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I have a basic questions regarding functional programming in R.

Given a function that returns a list, such as:

myF <- function(x){
   return (list(a=11,b=x))
}

why is it that the list returned when calling the function with a range or vector is always the same lenght for 'a' Ex:

myF(1:10)

returns:

$a
[1] 11

$b
[1]  1  2  3  4  5  6  7  8  9 10

How can one change the behavior so that the 'a' list has the sample length as b's.

I am actually working with a bunch of S4 objects that do I cannot easily convert to list (using as.list) so _apply is not my first choice.

Thanks for any insight or help!

EDIT (Added further explanations) I am not necessarily looking to just pad 'a' to makes its length equal to b's. However using the solution as.list(data.frame(a=myA,b=x)) pads the 'a' with the same value computed first.

myF <- function(x){
  myA = ceiling(runif(1, max=100))
  return (as.list(data.frame(a=myA
               ,b=x)))
}

myF(1:5)
$a
 [1] 79 79 79 79 79 79 79 79 79 79

$b
 [1]  1  2  3  4  5  6  7  8  9 10

I still am not sure why that happens!

Thanks

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1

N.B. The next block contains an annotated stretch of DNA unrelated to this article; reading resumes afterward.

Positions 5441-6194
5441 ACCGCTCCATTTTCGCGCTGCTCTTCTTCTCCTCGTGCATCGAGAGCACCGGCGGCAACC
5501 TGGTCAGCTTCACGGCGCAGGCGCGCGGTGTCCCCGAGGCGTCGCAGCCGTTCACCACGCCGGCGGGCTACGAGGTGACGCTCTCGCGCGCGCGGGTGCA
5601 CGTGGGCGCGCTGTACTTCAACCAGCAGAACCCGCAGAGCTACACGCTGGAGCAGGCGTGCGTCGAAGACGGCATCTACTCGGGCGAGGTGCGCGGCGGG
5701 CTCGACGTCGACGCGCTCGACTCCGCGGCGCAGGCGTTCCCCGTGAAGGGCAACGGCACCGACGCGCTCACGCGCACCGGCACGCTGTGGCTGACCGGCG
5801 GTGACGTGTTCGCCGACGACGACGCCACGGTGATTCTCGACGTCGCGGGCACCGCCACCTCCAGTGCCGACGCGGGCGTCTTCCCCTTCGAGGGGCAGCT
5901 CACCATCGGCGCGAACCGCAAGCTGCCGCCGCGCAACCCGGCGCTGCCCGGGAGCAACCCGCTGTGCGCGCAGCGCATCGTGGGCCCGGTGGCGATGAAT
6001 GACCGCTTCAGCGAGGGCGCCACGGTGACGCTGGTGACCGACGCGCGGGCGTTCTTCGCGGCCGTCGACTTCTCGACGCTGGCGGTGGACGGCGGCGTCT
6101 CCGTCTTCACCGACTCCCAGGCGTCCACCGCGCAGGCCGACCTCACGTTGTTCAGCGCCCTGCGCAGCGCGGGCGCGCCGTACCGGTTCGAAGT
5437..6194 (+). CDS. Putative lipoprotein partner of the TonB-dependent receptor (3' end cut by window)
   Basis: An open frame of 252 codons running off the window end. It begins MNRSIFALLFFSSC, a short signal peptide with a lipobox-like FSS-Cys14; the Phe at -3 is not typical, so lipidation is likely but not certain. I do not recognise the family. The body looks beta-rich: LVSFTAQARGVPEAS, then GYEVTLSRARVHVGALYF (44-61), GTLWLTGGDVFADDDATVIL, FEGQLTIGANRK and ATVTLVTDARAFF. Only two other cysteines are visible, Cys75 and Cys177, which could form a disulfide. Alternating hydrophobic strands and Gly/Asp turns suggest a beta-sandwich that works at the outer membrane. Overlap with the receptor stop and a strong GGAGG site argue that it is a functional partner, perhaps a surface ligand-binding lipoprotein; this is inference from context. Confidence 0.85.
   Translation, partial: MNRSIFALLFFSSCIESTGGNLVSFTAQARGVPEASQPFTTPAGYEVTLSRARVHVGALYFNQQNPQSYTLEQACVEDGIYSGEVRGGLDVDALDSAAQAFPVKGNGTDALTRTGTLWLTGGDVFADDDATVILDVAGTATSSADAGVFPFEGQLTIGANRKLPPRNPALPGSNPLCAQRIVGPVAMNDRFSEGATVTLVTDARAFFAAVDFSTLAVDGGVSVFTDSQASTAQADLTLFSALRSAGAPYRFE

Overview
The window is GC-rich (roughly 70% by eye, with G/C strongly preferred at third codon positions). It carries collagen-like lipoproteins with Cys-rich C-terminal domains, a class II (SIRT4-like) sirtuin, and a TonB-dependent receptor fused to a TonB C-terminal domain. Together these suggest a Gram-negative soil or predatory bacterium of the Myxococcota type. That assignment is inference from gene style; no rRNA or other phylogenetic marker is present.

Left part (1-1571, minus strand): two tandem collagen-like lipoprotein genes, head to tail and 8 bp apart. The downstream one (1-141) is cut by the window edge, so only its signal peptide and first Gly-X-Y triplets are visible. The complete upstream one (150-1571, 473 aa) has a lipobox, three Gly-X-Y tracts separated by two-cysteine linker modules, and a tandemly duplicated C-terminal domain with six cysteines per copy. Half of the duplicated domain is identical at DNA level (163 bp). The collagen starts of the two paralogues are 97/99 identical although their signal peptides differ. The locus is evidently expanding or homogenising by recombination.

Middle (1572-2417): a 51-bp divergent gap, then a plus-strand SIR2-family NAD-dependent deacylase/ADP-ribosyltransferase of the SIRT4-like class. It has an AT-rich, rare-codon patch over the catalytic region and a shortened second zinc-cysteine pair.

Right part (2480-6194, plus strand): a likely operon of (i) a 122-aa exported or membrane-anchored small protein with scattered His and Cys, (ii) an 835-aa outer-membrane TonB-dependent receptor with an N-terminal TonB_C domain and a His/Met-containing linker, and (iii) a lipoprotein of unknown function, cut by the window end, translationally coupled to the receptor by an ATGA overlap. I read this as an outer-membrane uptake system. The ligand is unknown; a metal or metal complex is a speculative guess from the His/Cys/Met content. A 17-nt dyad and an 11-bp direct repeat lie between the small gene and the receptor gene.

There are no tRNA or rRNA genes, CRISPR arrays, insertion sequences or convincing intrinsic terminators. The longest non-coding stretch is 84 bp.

Isn't what you want actually a data frame, constructed with data.frame? –  Tilo Wiklund Jul 9 '12 at 22:14
    
Could you specify exactly what values you want the "rest" of $a to have? –  Tilo Wiklund Jul 9 '12 at 22:53
    
@mandy, your recent edit has not clarified what you're looking for in 'a.' Do you want a to be random integers, not necessarily repeated? –  mac Jul 9 '12 at 23:15
    
@mac, yes a random for example! –  mandy Jul 9 '12 at 23:22
    
You got the same value (79) repeated multiple times because you only asked runif to provide you with one random value. –  joran Jul 9 '12 at 23:22

4 Answers 4

are you just looking to have 11 repeated so that a is the same length as b? if so:

> myF <- function(x){
+    return (list(a=rep(11,length(x)),b=x))
+ }
> myF(1:10)
$a
 [1] 11 11 11 11 11 11 11 11 11 11

$b
 [1]  1  2  3  4  5  6  7  8  9 10

EDIT based on OP's clarification/comments. If you want 'a' to instead be a random vector with length equal to 'b':

> myF <- function(x){
+    return (list(a=ceiling(runif(length(x),max=100)),b=x))
+ }
> myF(1:10)
$a
 [1]  4 31  8 45 25 74 36 95 64 32

$b
 [1]  1  2  3  4  5  6  7  8  9 10
share|improve this answer
    
I am actually beginning with R and I am mostly interested in understanding why it does not work and also having a solution to that. Thanks –  mandy Jul 9 '12 at 22:27
1  
A list in R isn't forced to have the same number of elements in each member of the list, so if that's the behavior you want, you need to make it explicit. I think this is why @Tilo suggested using a data.frame, with columns a and b. data.frames must have the same number of elements in each row/column. –  mac Jul 9 '12 at 22:39
    
Make sense Mac. But what In my case, X is an S4 object that I am passing and the value for one of its methods is always 1. –  mandy Jul 9 '12 at 22:54

I don't quite understand what you mean by not being able to use as.list. You should be able to get a version of your function satisfying the requirement that all components of the list be equally long by doing: